1387 Battle of Castagnaro: English condottiero Sir John Hawkwood led Padova to victory in a factional clash with Verona.
1649 The Frondeurs and the French government signed the Peace of Rueil.
1702 The Daily Courant, the UK’s first national daily newspaper was published for the first time.
1708 Queen Anne withheld Royal Assent from the Scottish Militia Bill, the last time a British monarch vetoed legislation.
1824 The United States War Department created the Bureau of Indian Affairs.
1845 Hone Heke cut down the British flag pole for the fourth time. He and Kawiti were leading figures in the attack which resulted in the fall of Kororareka.
1848 Louis-Hippolyte Lafontaine and Robert Baldwin became the first Prime Ministers of the Province of Canada to be democratically elected under a system of responsible government.
1851 The first performance of Rigoletto, written by Verdi.
1864 The Great Sheffield Flood: The largest man-made disaster ever to befall England killed more than 250 people.
1867 The first performance of Don Carlo written by Verdi.
1872 – Kathleen Clarice Groom, Australian-English author and screenwriter, was born (d. 1954).
1872 Construction of the Seven Sisters Colliery, South Wales, started; located on one of the richest coal sources in Britain.
1884 – The New Zealand Freethought Association was founded.
1888 The Great Blizzard of 1888 began along the eastern seaboard of the United States, shutting down commerce and killing more than 400.
1903 Ronald Syme, New Zealand classicist and historian, was born (d. 1989).
1915 J. C. R. Licklider, American computer scientist and Internet pioneer, was born (d. 1990).
1916 Harold Wilson, Prime Minister of the United Kingdom, was born. (d. 1995)
1916 Ezra Jack Keats, children’s author, was born (d. 1983).
1917 Baghdad fell to the Anglo-Indian forces commanded by GeneralStanley Maude.
1927 Samuel Roxy Rothafel opened the Roxy Theatre in New York.
1931 Rupert Murdoch, Australian-born entrepreneur, was born.
1941 President Franklin D. Roosevelt signed the Lend-Lease Act into law, allowing American-built war supplies to be shipped to the Allies on loan.
1945 The Imperial Japanese Navy attempted a large-scale kamikaze attack on the U.S. Pacific Fleet anchored at Ulithi atoll in Operation Tan No. 2.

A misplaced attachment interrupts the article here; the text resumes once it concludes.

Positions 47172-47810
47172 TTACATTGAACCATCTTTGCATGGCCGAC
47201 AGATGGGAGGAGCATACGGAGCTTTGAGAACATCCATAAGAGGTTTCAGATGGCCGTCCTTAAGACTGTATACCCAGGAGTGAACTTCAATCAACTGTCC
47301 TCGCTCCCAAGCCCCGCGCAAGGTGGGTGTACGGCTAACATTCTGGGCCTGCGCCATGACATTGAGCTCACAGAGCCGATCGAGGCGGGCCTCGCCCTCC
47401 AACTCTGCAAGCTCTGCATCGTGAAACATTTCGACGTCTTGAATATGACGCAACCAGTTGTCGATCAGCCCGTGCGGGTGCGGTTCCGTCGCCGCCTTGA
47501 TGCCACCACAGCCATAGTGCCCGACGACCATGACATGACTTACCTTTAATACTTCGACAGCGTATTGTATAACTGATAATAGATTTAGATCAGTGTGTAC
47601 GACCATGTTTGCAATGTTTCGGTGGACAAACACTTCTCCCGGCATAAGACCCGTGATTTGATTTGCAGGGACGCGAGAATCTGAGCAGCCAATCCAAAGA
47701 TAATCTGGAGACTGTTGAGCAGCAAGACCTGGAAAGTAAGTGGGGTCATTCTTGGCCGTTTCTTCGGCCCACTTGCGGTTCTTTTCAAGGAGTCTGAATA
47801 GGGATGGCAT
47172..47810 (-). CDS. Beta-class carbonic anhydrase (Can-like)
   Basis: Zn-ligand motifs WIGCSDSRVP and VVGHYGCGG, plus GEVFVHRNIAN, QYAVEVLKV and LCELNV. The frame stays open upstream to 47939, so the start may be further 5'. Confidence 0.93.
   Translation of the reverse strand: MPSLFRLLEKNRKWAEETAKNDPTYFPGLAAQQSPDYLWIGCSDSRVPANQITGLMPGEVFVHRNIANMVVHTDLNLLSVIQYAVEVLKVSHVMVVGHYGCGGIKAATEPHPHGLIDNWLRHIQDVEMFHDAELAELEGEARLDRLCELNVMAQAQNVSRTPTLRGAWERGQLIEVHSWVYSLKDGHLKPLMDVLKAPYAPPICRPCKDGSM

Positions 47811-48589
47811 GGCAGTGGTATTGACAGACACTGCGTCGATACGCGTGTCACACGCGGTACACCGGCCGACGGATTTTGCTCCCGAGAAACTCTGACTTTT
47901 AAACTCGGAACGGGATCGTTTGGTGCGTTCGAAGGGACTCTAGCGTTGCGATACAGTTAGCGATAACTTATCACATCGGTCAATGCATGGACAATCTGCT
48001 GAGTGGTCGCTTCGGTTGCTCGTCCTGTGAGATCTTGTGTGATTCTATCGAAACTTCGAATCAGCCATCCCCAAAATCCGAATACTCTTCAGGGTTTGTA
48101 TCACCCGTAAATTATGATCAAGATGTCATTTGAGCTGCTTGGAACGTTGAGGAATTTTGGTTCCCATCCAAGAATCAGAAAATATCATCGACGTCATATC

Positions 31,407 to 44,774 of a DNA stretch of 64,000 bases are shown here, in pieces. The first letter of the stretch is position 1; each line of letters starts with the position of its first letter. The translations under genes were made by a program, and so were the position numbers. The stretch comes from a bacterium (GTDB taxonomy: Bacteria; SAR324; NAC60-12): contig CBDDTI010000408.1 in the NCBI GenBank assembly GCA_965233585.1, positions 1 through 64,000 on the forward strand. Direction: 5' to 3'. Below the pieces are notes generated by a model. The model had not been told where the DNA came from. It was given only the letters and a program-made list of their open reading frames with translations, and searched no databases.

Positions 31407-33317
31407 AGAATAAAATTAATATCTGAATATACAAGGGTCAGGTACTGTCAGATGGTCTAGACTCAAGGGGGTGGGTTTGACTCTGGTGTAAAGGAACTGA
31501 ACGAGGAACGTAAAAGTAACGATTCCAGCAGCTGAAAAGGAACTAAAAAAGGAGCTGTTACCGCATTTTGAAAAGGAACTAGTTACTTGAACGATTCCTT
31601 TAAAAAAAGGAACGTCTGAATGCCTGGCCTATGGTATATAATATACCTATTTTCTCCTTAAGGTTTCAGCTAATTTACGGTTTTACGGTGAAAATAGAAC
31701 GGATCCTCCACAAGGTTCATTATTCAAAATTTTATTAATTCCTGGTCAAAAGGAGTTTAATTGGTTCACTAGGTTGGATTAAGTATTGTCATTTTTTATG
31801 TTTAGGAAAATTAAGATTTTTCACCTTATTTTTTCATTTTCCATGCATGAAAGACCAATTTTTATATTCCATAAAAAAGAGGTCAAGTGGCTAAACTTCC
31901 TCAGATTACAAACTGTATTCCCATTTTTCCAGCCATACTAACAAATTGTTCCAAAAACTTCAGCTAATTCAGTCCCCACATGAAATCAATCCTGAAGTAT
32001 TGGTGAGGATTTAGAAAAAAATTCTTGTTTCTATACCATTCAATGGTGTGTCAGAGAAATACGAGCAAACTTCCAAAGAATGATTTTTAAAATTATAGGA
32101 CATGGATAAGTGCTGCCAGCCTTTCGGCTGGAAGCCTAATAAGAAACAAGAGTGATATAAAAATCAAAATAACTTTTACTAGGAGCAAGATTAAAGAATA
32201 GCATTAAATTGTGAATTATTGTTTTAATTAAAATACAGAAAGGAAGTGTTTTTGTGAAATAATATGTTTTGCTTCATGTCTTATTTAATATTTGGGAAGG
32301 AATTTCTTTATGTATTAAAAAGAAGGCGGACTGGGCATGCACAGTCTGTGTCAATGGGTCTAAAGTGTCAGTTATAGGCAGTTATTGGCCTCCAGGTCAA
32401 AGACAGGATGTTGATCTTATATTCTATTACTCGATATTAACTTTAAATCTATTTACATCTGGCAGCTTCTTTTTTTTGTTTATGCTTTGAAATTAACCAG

1952 Douglas Adams, English writer, was born (d. 2001).
1958 Ghazi Mashal Ajil al-Yawer, interim President of Iraq, was born.
1977 The 1977 Hanafi Muslim Siege: more than 130 hostages held in Washington, D.C., by Hanafi Muslims are set free after ambassadors from three Islamic nations join negotiations.
1978 Coastal Road massacre: At least 37 were killed and more than 70 are wounded when Al Fatah hijack an Israeli bus, prompting Israel’s Operation Litani.
1985 Mikhail Gorbachev became the Soviet Union’s leader.
1990 Lithuania declared itself independent from the Soviet Union.
1990 Patricio Aylwin was sworn-in as the first democratically elected Chilean president since 1970.
1993 Janet Reno was confirmed by the United States Senate and sworn-in the next day, becoming the first female Attorney General of the United States.
1999 – Infosys becomes the first Indian company listed on the NASDAQ stock exchange.
2004 Simultaneous explosions on rush hour trains in Madrid killed 191 people.
2006 Michelle Bachelet was inaugurated as first female president of Chile.
2009 Winnenden school shooting – 17 people were killed at a school in Germany.
2011 – An earthquake measuring 9.0 in magnitude strikes 130 km (81 mi) east of Sendai, Japan, triggering a tsunami killing thousands of people. This event also triggered the second largest nuclear accident in history, and one of only two events to be classified as a Level 7 on the International Nuclear Event Scale.
2012 – A US soldier killed 16 civilians in the Panjwayi District of Afghanistan near Kandahar.
2014 – Russia annexed Autonomous Republic of Crimea. Leading to the 2014 Crimean crisis and 2014–15 Russian military intervention in Ukraine.
2016 – At least 21 people are killed by flooding and mudslides in and around São Paulo, Brazil, following heavy rain.
Sourced from NZ History Online & Wikipedia